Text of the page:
F Sheff at Sebring   -1-

"12-Hour Florida International Grand Prix of Endurance for the AMOCO Trophy"
"It had to run at least 12 hours or its name would have been longer than the race"
Sebring  Photo taken from the front yard of Arnolt's place

Jean-Pierre Kunstle* just before noon. This is maybe 40% of the area of a Kodachrome 35mm slide. Scanned in an HP PhotoSmart.

S.H. "Wacky" Arnolt was one of the original MG importers. He was an entrepreneur who got his name on a hybrid sports car of some accomplishment (Arnolt-Bristol). He was accustomed to renting a formerly-military housing unit, a duplex if I'm not mistaken, for most of the month of March.

I laid down on the grass in the back yard of Arnolt's little fiefdom, my head propped against a tire on my MG TD. As I dozed off a pleasant fellow stopped by and said, "You know this is Wacky Arnolt's place, don't you? If he doesn't like you sleeping there, he's likely to make sure you never get another MG part as long as you live." I don't think he was serious, but I did have a better appreciation for the perception of the power of an early icon in the business.

The Jean-Pierre Kunstle picture was taken
from the front yard. The end of the long sweeper after esses leading to the hairpin turn was just over there. In the olden days there wasn't much worry among the gentlemen racers—of whom Kunstle may or may not have been one—about mailboxes at the edge of the road, the height of rollover bars, or bare arms with the short hairs vibrating in the breeze.

Course diagram - Click to see a larger image
I presume this is the layout of the Sebring International Raceway Airport course as first used in 1952, since the GIF I obtained from North American Motor Sports Pages was named "sebring-52" (Wrong: the first race was in 1950, won on Index by a Crosley). Wait. Maybe that means it is a "5.2 miles" configuration (That's right). I don't recall that set of 90s in the Warehouse Straight (Just didn't get there).



Thumbnail: monochrome view of Moss on the pit counter

To Résumé 1958

Stirling Moss** standing high up on the pit counter (orange helmet). The Aston Martins were pretty fast (Moss set fastest lap at 3:20 and change), but apparently fragile. They failed early ( DBR1/1, Shelby/Salvadori 62 laps; DBR1/2, Moss/Brooks 90 laps; both "gearbox"; winners did 200 laps). I remember one of them ran for a while without a bonnet. This picture is a print from an overexposed slide. I made a monochrome negative using whatever film it was I scrounged in the lab. I found a small print of the original, washed-out color version and scanned it. I'm not sure I don't like the arty monochrome better.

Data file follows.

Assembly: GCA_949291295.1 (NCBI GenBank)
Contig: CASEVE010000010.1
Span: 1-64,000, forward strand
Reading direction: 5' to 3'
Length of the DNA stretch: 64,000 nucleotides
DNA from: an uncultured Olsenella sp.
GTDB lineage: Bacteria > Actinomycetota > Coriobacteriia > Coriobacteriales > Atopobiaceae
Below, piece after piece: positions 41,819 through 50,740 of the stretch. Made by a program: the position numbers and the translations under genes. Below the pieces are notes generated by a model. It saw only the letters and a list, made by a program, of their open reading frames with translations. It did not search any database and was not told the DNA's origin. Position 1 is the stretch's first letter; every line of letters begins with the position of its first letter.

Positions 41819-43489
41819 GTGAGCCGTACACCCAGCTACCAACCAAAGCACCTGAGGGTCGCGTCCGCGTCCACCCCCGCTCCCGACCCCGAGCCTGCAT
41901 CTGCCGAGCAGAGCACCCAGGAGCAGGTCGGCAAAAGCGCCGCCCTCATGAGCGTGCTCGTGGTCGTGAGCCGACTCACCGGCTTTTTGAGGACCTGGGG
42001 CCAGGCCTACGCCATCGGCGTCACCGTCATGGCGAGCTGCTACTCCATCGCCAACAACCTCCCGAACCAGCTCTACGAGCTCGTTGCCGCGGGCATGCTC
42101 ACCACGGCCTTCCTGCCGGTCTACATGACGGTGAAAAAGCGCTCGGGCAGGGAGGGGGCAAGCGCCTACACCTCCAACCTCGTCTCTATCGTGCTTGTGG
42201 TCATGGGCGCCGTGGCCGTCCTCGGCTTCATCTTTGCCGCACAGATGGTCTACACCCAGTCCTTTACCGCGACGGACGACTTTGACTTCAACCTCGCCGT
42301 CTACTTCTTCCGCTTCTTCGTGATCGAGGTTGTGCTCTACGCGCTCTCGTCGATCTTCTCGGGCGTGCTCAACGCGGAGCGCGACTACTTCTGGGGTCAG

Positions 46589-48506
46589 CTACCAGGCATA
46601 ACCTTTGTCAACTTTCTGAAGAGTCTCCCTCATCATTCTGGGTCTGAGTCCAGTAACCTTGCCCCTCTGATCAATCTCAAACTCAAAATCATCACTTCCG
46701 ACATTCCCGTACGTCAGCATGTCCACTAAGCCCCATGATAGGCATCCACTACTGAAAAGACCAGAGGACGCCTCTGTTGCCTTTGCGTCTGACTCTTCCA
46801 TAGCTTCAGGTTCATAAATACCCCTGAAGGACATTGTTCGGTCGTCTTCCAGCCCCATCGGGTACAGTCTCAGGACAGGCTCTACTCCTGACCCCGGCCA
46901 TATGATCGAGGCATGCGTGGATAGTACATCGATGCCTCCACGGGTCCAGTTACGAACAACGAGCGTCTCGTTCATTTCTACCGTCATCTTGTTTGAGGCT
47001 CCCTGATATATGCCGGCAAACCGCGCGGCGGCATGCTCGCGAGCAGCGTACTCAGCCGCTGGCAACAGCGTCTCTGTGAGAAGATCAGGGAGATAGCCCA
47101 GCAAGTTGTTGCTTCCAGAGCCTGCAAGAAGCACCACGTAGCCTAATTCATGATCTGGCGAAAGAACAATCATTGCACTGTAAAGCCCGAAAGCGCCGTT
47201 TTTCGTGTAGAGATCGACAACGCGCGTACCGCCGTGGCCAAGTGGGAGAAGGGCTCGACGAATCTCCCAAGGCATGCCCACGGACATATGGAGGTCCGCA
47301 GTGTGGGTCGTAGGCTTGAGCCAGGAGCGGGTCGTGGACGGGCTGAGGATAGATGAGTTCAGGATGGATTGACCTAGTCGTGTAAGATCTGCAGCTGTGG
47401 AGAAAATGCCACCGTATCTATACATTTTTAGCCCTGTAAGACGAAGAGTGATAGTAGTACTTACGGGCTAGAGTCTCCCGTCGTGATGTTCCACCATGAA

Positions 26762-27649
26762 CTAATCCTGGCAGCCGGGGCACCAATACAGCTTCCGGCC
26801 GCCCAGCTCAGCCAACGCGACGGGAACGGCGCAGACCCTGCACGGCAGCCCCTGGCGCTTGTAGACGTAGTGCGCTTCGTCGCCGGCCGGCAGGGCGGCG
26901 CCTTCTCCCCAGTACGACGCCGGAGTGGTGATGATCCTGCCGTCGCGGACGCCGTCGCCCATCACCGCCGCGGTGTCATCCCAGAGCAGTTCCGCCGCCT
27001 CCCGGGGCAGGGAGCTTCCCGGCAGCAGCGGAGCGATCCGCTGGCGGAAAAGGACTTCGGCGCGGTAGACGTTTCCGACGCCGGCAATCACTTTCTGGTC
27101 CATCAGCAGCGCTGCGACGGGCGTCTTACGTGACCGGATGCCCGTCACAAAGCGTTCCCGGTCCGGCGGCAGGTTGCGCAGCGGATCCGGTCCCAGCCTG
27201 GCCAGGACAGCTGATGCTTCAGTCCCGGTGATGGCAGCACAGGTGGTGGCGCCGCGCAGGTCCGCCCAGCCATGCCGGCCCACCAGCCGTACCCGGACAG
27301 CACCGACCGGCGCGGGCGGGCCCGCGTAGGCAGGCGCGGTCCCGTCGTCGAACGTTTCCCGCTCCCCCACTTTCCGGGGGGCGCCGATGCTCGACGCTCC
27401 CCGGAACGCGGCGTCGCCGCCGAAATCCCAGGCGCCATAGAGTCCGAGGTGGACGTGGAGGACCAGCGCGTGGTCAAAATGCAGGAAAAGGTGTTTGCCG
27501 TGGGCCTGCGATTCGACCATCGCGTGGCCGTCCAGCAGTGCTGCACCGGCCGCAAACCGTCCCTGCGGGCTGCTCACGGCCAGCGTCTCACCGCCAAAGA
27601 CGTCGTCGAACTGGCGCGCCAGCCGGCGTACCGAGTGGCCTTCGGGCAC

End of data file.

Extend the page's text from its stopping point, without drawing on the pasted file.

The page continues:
Photo full frame of Moss on wall shot          Photo: enlarged center of full frame

I found the original overexposed slide. As you can see, there is some surface damage; however, a 3000X2000 scan in the PhotoSmart® allows for a much better view of the famous Moss** standing on the famous pit counter, with his head stuck well into the famous "A" of famous Aston Martin. The #24 car finished 90 laps prior to retiring with transmission woes.

Click either picture or appropriate text to see a larger version.
On the left, the full frame. On the right, a section.


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* So, I am embarrassed once again by my faulty memory, although this time it seems as if I just mis-perceived: I've been selling this picture as Joachim Bonnier since I took it in 1958. I look at it and at some photos I took of ACTUAL BONNIER in the Riverside paddock a few years later, and I still think "Bonnier." Maybe the Bonnier at Riverside was also Kunstle. Maybe I just like the "Bonnier" name better than "Kunstle." Any road, both the results and the program list drivers of the #45 Porsche 550 RS as Ken Miles and Jean-Pierre Kunstle. DNF, clutch, 59 laps.
Excuse me, please.

** Gil Bouffard wrote: "The guy on the wall (actually a counter) is Tony Brooks. That's what happens when you get old.. BTW Stirling never wore anything but a white helmet- - - - Ever! "

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View of Moss on the pit counter View of Bonnier from Arnolt's front yard View of the Testa Rossa